Can you provide an overview of Kinross’ La Coipa, Lobo Marte and Maricunga operations in Chile?
La Coipa is located about 140 km northeast of Copiapó, in northern Chile, and has now begun to take firm steps towards reopening with the exploration of the Phase 7 deposit after a Partial Temporary Stoppage (PTP) for eight years. Meanwhile, Lobo Marte, a gold deposit located 160 km east of Copiapó at an approximate height of 4,200 m, will be responsible for providing operational continuity to Kinross in Chile. Finally, Maricunga has been in the PTP stage since 2016, when mining and crushing activities were suspended, and this project continues to comply with the environmental obligations contracted in its Environmental Qualification Resolutions.
Which refurbishments are being made to ensure full operating capacity is reached at La Coipa?
On February 1, 2022, the La Coipa process plant restarted its operations after a year of mechanical maintenance, rehabilitation of electrical systems and instrumentation, as well as restitution of the equipment that had been preserved since 2013. The reopening project continues to make excellent progress according to the work plans that, initially, contemplate the start-up of the mine with an operating line that includes the conveyor belt, part of the tanks and the SAG and ball mills.
In November 2021, the mine operations area inaugurated the mining road to connect the Phase 7 pit with the primary crusher of the 15,000 t/d plant.
Plant renovations are currently focused on the crushing, grinding, leach pads, refinery, filtration and tailings areas, making sure critical components are complete to start first-stage production and move towards full operating capacity by the middle of 2022.
What were the highlights from the feasibility study published for the Lobo Marte project?
Special emphasis has been given to the incorporation of environmental and community considerations as part of the project design, which has had the constant participation of the various stakeholders. The purpose is to adapt to the local environment, protecting water resources and biodiversity in general.
According to the FS, the project schedule will be linearly linked to the end of La Coipa, providing greater flexibility for its start-up, which could take place towards the end of this decade. Meanwhile, Kinross continues to work on activities aimed at obtaining permits and the EIA. This project is expected to extract 4.7 million oz Au over a mine life of 16 years.
Can you explain how Kinross Chile is modernizing its Chilean operations through technology?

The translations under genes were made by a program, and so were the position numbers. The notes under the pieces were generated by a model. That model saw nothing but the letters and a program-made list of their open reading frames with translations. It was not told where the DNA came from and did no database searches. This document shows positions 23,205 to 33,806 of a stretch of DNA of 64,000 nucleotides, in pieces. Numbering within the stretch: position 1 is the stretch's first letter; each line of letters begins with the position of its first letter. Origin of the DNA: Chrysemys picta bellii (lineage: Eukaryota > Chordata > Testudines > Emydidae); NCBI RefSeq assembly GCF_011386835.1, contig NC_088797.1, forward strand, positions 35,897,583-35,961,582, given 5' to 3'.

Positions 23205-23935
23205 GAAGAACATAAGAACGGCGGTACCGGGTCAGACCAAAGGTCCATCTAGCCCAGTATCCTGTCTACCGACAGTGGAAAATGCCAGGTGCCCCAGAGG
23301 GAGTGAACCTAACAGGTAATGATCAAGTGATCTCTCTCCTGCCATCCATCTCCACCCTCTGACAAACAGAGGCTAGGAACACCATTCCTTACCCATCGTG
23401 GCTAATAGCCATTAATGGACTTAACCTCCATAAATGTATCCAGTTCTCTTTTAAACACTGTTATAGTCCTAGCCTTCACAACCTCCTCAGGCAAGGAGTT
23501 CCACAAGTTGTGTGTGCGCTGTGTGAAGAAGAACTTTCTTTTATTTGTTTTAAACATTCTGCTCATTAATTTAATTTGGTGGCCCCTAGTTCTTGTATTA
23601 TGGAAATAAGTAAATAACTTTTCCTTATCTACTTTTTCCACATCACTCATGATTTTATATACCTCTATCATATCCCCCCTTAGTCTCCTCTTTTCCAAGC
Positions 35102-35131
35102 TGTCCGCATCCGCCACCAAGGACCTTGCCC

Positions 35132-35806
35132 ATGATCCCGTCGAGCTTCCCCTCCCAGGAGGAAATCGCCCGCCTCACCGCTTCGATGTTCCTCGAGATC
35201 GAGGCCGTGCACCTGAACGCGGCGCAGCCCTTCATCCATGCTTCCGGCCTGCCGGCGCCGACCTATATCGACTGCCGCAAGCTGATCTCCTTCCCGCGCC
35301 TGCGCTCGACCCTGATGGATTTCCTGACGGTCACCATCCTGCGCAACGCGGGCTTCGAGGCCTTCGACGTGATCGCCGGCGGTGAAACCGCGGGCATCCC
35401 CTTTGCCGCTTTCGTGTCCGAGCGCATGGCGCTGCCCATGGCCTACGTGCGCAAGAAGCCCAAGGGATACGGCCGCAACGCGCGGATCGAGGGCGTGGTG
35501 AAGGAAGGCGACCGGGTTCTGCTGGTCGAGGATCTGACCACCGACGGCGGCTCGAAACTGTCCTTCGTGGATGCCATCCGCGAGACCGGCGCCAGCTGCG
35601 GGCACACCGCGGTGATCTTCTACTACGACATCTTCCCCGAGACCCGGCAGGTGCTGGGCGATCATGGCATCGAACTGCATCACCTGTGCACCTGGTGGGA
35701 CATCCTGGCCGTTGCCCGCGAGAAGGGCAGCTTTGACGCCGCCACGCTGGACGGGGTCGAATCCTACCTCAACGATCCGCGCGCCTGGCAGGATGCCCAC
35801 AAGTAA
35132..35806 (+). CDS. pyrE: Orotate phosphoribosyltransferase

We are currently working on several fronts to move towards modernizing our processes, such as the incorporation of a Respa air purification system, which works exactly the same as the one currently used by commercial aeronautics. This system was installed in mining equipment at La Coipa to considerably improve the air quality inside the cabins and prevent workers from coming into contact with dust.
How is Kinross supporting local development in Chile?
One of the fundamental values of Kinross is that people come first. Based on that premise we have focused, throughout more than 30 years of operation, on contributing effectively to the local development of our neighboring communities. In this sense, we have established alliances, not only with the Production Development Corporation (CORFO), with which we develop joint projects such as the embellishment of the Paipote entrance and the integrated monitoring of high Andean wetlands in the Salar de Maricunga basin, but also with the Regional Ministry of Cultures, Arts and Heritage of the Atacama Region, with which we have a 10-year cultural collaboration agreement.
Similarly, for 30 years we have contributed annually to university students through the Kinross Scholarship, supporting San Lorenzo, one of the most important schools in Copiapó.
We must also mention the permanent collaboration that we have developed over time with the different government authorities during the history of Kinross in the Atacama region, which has the purpose of establishing a human approach to mining management in the territory.
What is Kinross Chile’s outlook for the next five years?
One of our main objectives is to be recognized as an honest, responsible, credible company that makes a great contribution to the sustainable development of the communities where we operate. We believe that working for long-term operational continuity, being efficient in the optimization of resources and responsible with our neighbors and biodiversity will achieve the results we have always expected.